Here we develop a new high-resolution climate archive for the tropical West Atlantic and IntraAmerican Seas by demonstrating that reproducible, bimonthly resolved Sr/Ca and δ18O measurements in S. siderea from the Dry Tortugas are capable of robust reconstruction of SST variability within a 20-year calibration window, and extending the Sr/Ca time series to include a 73-year verification interval of SST reconstruction. The Dry Tortugas present an ideal location to begin such work. The open ocean surroundings provide isolation from potential terrestrial and groundwater interferences on coral growth and geochemistry. Additionally, there is strong coupling of local SST to regional, Gulf of Mexico SST and Northern Hemisphere surface temperatures, as well as to North American continental moisture transport [Wang et al., 2006]. These factors make coral-based SST reconstructions from this location of significant paleoclimatological value.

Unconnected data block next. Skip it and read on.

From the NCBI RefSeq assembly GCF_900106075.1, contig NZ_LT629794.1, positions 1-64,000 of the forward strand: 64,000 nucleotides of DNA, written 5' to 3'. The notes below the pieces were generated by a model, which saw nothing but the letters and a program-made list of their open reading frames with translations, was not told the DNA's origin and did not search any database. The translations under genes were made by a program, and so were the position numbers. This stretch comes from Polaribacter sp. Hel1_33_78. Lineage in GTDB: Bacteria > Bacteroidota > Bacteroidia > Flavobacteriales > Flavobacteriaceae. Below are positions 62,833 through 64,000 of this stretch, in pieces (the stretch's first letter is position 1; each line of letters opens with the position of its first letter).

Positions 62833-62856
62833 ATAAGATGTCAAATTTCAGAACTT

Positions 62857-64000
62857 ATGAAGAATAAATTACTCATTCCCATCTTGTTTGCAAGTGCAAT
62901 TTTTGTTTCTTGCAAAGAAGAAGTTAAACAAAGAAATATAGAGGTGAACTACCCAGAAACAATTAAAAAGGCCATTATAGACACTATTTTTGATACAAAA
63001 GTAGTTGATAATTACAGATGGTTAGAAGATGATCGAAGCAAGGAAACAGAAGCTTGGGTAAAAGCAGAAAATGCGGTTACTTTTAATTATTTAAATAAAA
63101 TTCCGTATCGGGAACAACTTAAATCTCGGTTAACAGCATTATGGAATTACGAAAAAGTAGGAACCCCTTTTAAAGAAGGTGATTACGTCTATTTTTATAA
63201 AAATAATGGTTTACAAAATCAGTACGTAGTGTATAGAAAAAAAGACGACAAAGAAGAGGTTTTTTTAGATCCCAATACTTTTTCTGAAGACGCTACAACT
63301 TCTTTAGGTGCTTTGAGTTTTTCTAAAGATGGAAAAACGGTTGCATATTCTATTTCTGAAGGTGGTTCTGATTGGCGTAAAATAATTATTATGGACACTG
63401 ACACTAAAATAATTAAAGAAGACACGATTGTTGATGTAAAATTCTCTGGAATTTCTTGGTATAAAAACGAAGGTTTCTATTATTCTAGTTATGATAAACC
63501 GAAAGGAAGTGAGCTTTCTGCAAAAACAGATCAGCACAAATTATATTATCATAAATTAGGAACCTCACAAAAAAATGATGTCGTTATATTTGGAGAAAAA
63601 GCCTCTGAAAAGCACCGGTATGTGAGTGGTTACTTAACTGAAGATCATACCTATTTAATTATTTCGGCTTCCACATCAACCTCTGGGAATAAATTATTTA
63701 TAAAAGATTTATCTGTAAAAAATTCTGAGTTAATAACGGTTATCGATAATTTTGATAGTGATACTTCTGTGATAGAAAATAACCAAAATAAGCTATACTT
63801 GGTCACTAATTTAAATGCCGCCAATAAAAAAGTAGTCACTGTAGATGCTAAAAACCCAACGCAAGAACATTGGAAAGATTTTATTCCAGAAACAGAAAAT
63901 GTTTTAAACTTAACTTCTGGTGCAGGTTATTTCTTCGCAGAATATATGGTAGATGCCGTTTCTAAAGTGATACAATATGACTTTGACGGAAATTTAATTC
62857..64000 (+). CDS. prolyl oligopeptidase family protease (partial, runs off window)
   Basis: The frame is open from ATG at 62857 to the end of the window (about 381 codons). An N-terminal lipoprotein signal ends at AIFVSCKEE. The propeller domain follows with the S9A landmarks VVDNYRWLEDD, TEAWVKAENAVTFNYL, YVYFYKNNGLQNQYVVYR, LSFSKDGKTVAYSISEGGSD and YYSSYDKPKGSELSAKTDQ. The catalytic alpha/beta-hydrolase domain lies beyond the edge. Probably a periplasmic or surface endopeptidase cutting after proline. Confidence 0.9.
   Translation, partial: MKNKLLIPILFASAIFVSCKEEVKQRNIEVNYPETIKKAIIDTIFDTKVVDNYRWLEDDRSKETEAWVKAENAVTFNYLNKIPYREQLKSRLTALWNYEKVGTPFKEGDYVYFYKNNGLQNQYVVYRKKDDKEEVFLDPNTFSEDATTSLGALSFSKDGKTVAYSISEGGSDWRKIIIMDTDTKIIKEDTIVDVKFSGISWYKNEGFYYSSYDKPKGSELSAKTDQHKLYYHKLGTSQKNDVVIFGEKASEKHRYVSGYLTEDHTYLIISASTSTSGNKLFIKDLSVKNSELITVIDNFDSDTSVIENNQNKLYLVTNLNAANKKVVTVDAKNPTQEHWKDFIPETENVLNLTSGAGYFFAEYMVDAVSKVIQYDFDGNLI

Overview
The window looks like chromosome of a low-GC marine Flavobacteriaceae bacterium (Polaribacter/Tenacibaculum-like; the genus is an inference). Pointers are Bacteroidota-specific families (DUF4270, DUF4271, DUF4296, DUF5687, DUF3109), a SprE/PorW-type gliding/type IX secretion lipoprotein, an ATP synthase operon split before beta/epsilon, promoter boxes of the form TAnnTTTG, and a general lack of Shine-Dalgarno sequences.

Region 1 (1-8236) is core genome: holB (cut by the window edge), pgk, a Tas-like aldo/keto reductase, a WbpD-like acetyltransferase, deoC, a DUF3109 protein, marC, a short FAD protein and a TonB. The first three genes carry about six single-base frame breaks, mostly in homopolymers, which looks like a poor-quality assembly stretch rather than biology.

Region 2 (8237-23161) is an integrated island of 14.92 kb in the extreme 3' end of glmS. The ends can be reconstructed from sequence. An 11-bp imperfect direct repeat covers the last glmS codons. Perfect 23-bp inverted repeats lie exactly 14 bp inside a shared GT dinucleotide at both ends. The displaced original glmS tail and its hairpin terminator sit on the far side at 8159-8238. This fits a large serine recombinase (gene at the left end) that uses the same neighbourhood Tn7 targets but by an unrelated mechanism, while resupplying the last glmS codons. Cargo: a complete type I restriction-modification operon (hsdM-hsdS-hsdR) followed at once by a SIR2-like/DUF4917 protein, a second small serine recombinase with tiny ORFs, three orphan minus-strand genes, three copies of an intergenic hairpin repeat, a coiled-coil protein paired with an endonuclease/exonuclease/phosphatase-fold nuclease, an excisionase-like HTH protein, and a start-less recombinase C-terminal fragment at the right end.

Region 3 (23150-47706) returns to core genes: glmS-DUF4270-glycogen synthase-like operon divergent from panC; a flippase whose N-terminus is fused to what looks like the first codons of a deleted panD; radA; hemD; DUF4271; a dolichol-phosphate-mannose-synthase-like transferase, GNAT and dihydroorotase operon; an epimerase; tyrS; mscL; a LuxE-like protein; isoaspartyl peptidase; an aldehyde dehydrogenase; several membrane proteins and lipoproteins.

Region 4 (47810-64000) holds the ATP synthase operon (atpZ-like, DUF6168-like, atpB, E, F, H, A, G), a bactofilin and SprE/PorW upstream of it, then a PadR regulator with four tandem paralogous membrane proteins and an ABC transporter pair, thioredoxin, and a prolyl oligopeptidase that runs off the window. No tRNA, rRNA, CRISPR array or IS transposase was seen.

2. Background and Methods
 The Dry Tortugas (∼24°39′N, 82°52′W) are a series of modern and relict coral reef and sand shoal features adjacent to the southwest Florida continental margin and the Straits of Florida [Mallinson et al., 2003]. Hydrographic features are dominated by the Florida Current and the local formation and persistence of large (100–200 km in diameter) cyclonic eddies that control surface circulation in the Dry Tortugas region [Fratantoni et al., 1998]. The quasi-stationary, closed-circulation cold core eddies may remain stationary in the region for up to 100 days before being interrupted by cold core frontal perturbations in the Loop Current, which migrate southward along the Loop Current edge adjacent to the West Florida Shelf [Fratantoni et al., 1998].